About Me

My name is Spencer. I'm 23 years old, and I'm a junior at Princeton. So far college has taken me five years. I've taken time off to work, transferred to USC and come back, and learned a lot along the way.

I like to think about life and what I'm going to do with mine.

I've met a lot of people my age with the same sorts of thoughts so feel free to read, take surveys, and comment.

Tuesday, November 1, 2011


I know that this group of hard partiers isn't the majority of people. I think that there is a large middle ground of students who like to have fun, but not drink so much and randomly hook up. In my opinion I think that give or take it's about 25-40% of the student population that really partakes in that excessive party lifestyle that I don't particularly enjoy. However, just as the percent that participates in this lifestyle differs from school to school, so does the population of the middle ground. Where I'm at school, there are largely two groups: those that go out and get drunk looking to hook up and those who study all the time. I'm absolutely positive that the middle ground exists, but between the difficulty and competition at school and the amount of time consumed by sports, it's very difficult for me to meet people in what little free time I have. And, on top of that, when I don't have work or athletics, I really just want to lie down and watch television in my room, mindlessly play video games, or just catch up on sleep. Everything else seems, well, even more exhausting.

By no means did I mean to infer that the group of "partiers" I spoke of in my last post as a majority. It is undoubtedly a minority, but, let's be realistic, it is a fairly large minority. It's large enough where that mentality of going hard at parties and looking for meaningless sex has fully engulfed the college stereotype in movies and television shows and even in the way that younger people view university nowadays. I don't know the reason behind this universal college aspect; it could be media, more relaxed morals, different generational views on marriage and relationships, or any number of different mediums. Nevertheless, I feel that the most important part about this new trend is not the way it spread, but that it is so pervasive across universities in the United States (I cannot say for sure about foreign schools because I have not been to those other colleges)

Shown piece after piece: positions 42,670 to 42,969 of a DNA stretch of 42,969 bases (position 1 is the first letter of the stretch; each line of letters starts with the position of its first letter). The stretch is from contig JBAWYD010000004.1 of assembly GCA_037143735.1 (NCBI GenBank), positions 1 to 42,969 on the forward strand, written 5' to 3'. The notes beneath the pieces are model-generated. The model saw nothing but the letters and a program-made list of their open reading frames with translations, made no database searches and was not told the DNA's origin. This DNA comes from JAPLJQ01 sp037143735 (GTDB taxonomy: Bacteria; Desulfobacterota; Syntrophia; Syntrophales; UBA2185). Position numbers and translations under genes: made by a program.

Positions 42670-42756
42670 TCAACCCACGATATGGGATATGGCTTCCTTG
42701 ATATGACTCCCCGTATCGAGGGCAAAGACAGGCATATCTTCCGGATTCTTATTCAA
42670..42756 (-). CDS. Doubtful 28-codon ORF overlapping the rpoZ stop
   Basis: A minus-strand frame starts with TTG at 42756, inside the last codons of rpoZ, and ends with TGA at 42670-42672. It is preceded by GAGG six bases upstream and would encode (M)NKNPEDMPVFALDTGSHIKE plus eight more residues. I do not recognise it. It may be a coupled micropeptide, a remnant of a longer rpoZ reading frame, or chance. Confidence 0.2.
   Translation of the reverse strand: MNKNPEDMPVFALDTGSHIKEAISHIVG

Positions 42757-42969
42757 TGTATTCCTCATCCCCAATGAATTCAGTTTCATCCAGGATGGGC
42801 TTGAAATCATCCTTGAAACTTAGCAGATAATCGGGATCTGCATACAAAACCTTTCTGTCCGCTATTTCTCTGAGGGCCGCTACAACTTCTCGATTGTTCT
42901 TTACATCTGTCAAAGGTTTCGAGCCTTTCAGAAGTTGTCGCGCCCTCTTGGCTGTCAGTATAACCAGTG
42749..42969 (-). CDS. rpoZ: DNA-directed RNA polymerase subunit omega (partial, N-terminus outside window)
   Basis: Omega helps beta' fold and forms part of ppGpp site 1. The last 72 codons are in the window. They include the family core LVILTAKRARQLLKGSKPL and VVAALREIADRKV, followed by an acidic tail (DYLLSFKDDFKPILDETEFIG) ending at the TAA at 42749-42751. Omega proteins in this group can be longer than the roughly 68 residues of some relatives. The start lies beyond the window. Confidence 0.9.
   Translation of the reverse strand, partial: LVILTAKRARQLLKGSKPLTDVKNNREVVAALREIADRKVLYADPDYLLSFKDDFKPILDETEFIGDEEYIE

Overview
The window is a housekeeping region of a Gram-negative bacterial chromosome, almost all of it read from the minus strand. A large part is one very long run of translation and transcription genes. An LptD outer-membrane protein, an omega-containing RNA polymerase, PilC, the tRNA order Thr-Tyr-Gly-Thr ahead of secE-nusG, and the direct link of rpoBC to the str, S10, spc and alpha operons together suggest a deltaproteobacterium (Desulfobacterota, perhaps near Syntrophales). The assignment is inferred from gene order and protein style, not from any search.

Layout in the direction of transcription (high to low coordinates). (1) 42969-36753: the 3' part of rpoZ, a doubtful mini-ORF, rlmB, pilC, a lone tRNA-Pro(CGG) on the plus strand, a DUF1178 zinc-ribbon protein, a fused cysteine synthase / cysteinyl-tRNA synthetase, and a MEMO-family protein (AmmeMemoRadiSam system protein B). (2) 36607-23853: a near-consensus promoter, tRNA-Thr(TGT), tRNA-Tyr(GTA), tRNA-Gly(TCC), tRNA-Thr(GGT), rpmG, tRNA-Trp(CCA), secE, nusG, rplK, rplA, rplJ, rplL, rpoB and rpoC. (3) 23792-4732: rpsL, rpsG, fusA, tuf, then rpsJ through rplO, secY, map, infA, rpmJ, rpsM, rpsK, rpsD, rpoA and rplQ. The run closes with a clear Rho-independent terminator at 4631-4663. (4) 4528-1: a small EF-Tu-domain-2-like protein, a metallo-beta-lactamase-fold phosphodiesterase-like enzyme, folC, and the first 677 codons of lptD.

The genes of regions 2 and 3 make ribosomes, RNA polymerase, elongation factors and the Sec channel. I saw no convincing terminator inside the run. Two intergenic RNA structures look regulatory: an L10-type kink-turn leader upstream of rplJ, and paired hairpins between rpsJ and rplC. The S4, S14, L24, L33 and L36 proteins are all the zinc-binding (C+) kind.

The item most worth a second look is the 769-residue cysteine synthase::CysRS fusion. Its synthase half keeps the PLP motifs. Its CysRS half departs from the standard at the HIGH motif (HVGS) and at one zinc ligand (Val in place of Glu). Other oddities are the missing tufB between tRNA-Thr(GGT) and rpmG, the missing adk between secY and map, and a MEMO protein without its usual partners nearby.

Not very far behind comes the second most important part: seemingly no parents, adults, or universities have really done anything about it. I know that everyone knows this newly found college culture exists, but it's as if the entire world has just accepted it as fact. That this is just how it is and there's nothing anybody can do about it, but they'd be wrong. We can still fix the problem. As of now, I don't have a solution, but the point of my argument remains that people are aware of the problem but act as if it doesn't exist. Some places do not even look for a solution or even identify the issue.

Now, one could argue that schools do try to curb the partying and drinking by, for example, making parents' weekend the same as Halloween weekend, or making many exams and midterms the day after well known drinking days (Superbowl, St. Patty's Day, etc), or by giving students many options for extracurricular activities that would take up their time doing productive work rather than partying. But I ask, what about those schools that have deals with local police forces so that student's won't be busted for underage drinking? What about the thousands of adults, parents, alumni, professors, and other football fans who walk through the tailgates and say nothing about a clearly underage girl playing beerpong in practically her underwear? What about those who say nothing about the obvious Freshmen who are chugging beers with their new frat brothers?

Yes, I do agree that it is so pervasive in schools all around the country that it would be very difficult to find a way to curb drinking completely. I do not advocate banning alcohol. I think that would be a misinformed and rash decision for many reasons, including potential riots, protests, unnecessary destruction, etc. But universities should come together with their common problem to attempt to find a solution to the excess, to the binge drinking, to the hazing, and to the mentality that students "need to get trashed  and hammered in order to have a good time." Because that's just not true, alcohol in such excess can only lead to regret and fun can be had in so many different ways.